Comparing Forests across Climates and Biomes: Qualitative Assessments, Reference Forests and Regional Intercomparisons
Carl F. Salk, Ulrich Frey, Hannes Rusch
PLOS ONE , 2014, DOI: 10.1371/journal.pone.0094800
Abstract: Communities, policy actors and conservationists benefit from understanding what institutions and land management regimes promote ecosystem services like carbon sequestration and biodiversity conservation. However, the definition of success depends on local conditions. Forests' potential carbon stock, biodiversity and rate of recovery following disturbance are known to vary with a broad suite of factors including temperature, precipitation, seasonality, species' traits and land use history. Methods like tracking over-time changes within forests, or comparison with “pristine” reference forests have been proposed as means to compare the structure and biodiversity of forests in the face of underlying differences. However, data from previous visits or reference forests may be unavailable or costly to obtain. Here, we introduce a new metric of locally weighted forest intercomparison to mitigate the above shortcomings. This method is applied to an international database of nearly 300 community forests and compared with previously published techniques. It is particularly suited to large databases where forests may be compared among one another. Further, it avoids problematic comparisons with old-growth forests which may not resemble the goal of forest management. In most cases, the different methods produce broadly congruent results, suggesting that researchers have the flexibility to compare forest conditions using whatever type of data is available. Forest structure and biodiversity are shown to be independently measurable axes of forest condition, although users' and foresters' estimations of seemingly unrelated attributes are highly correlated, perhaps reflecting an underlying sentiment about forest condition. These findings contribute new tools for large-scale analysis of ecosystem condition and natural resource policy assessment. Although applied here to forestry, these techniques have broader applications to classification and evaluation problems using crowdsourced or repurposed data for which baselines or external validations are not available.
The Development of a Data-Centred Conceptual Reference Model for Strategic GRC-Management  [PDF]
Volker Nissen, Wolfgang Marekfia
Journal of Service Science and Management (JSSM) , 2014, DOI: 10.4236/jssm.2014.72007

Until now there are only few ideas for an integrated governance, risk and compliance (GRC) management available with these referring to the management process of GRC only. In literature, mainly specific questions at a detailed level, like the automation of different controls, are discussed in the GRC context. To be in the position to entirely realise benefit potentials (e.g. improvement of processes), it is necessary to have an integrated GRC-Management focusing on the strategic business objectives. Starting from the requirements, this article deals with general guidelines for strategic GRC-Management showing which aspects have to be considered in terms of an integral approach. On this basis, a data-centred reference model explicates the structural connections of GRC-related data, and lays the basis for the implementation in practice.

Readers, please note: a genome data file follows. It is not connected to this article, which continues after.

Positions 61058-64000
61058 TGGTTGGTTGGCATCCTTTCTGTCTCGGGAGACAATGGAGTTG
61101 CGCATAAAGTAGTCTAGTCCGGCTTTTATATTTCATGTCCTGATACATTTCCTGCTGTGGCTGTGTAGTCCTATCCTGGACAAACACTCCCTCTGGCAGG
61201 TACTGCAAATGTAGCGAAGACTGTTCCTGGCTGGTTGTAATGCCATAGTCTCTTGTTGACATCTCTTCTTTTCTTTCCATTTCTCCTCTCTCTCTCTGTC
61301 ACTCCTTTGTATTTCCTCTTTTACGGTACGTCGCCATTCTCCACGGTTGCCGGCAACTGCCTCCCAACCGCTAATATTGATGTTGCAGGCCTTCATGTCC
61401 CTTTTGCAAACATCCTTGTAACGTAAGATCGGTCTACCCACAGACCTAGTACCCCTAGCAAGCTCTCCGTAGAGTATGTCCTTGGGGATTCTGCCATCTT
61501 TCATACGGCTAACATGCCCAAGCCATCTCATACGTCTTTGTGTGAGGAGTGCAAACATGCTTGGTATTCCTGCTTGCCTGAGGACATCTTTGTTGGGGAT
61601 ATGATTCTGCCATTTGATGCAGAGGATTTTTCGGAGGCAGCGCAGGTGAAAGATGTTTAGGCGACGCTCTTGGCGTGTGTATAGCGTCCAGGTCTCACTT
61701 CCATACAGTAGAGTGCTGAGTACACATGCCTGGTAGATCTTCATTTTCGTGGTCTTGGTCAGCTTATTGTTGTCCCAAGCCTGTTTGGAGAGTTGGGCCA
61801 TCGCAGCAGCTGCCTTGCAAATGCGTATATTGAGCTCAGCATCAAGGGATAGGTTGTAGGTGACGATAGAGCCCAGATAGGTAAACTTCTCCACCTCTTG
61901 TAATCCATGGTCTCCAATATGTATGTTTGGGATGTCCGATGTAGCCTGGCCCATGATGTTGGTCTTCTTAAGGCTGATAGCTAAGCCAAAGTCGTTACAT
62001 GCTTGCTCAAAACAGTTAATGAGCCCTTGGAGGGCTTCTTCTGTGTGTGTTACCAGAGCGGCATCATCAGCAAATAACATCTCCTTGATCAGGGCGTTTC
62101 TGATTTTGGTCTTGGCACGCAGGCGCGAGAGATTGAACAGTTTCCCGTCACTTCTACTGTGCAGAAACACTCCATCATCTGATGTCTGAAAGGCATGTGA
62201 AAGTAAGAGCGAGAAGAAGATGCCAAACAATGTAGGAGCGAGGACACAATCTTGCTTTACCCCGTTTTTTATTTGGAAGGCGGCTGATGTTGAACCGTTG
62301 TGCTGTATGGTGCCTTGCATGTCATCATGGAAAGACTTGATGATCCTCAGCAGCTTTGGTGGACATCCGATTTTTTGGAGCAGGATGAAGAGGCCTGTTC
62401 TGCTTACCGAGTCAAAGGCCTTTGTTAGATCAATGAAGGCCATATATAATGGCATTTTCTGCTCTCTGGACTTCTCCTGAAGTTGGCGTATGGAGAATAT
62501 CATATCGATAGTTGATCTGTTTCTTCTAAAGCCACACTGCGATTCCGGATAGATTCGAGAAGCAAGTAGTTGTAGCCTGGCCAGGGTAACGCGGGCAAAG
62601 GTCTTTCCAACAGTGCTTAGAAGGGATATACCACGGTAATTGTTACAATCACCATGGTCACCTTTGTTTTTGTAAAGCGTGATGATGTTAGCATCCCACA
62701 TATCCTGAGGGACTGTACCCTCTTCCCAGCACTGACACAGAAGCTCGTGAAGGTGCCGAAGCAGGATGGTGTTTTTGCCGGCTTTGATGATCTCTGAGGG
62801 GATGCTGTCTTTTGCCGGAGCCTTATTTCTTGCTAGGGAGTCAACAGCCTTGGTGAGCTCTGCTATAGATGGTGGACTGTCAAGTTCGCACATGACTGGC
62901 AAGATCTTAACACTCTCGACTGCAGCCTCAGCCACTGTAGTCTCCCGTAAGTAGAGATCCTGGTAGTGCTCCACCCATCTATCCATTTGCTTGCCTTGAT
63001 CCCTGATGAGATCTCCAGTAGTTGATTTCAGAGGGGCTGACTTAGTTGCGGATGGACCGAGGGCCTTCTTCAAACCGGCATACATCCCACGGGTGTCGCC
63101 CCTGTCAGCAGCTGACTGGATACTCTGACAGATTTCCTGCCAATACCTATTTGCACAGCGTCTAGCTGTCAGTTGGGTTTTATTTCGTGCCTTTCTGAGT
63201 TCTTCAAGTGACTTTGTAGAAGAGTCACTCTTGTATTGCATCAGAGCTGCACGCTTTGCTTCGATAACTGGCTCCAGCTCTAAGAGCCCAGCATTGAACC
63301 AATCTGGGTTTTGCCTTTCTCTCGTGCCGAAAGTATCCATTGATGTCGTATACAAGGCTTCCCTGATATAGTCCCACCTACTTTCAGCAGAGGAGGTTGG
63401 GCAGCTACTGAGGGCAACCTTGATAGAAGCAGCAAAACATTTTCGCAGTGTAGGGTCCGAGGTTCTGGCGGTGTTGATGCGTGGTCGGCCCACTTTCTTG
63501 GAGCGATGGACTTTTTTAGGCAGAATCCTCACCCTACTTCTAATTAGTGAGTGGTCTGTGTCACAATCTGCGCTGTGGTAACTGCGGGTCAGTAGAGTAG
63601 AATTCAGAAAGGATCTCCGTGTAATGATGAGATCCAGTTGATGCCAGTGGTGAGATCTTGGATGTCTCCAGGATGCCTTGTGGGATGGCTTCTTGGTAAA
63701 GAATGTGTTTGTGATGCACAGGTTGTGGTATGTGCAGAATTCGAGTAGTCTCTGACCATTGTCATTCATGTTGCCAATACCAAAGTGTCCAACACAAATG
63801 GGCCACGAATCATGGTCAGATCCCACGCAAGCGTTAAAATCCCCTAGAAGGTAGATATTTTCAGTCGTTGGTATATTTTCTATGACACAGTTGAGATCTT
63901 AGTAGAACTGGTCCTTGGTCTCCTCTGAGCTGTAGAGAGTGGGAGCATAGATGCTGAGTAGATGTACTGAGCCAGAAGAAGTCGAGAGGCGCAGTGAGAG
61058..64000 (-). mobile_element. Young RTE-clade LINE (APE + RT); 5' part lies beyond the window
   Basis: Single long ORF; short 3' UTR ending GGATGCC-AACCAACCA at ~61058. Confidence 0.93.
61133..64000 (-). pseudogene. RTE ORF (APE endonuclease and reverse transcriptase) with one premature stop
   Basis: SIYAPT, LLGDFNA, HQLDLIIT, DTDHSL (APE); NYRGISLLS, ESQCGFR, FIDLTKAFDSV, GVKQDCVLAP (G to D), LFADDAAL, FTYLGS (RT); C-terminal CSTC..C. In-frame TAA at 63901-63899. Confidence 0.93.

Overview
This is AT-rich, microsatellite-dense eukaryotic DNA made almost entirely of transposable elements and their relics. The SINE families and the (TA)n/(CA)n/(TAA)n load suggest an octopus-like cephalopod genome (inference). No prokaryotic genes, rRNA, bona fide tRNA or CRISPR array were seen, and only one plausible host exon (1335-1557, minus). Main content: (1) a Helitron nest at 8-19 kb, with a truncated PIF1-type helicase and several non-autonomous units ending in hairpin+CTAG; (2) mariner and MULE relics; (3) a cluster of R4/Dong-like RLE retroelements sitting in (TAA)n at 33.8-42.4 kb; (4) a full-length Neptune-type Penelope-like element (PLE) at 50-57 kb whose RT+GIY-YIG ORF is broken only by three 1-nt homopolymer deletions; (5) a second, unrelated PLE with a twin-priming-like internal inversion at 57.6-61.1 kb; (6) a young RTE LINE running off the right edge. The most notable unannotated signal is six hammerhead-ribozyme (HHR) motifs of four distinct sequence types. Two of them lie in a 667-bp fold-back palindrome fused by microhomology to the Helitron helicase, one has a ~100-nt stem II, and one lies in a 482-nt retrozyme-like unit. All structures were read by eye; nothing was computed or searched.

Portraying the Social Dimensions of Consulting with Structuration Theory  [PDF]
Christian Mauerer, Volker Nissen
Journal of Service Science and Management (JSSM) , 2014, DOI: 10.4236/jssm.2014.72010

In this paper, we argue that the consultant-client relationship is of central importance for consulting engagements. The paper therefore outlines the social dimensions that are inherent in the consulting system due to its characteristics that create social complexity. To gain further insights into the social interaction scheme and dynamics of consulting projects, a conceptualization based on an appropriate theoretical model is required. We propose to utilize the Structuration Theory for the compilation of the social context of consulting, as this provides a framework for incorporating the social determinants, focuses on actions of human-beings, and additionally allows the identification of interrelated dependencies of structure and actions.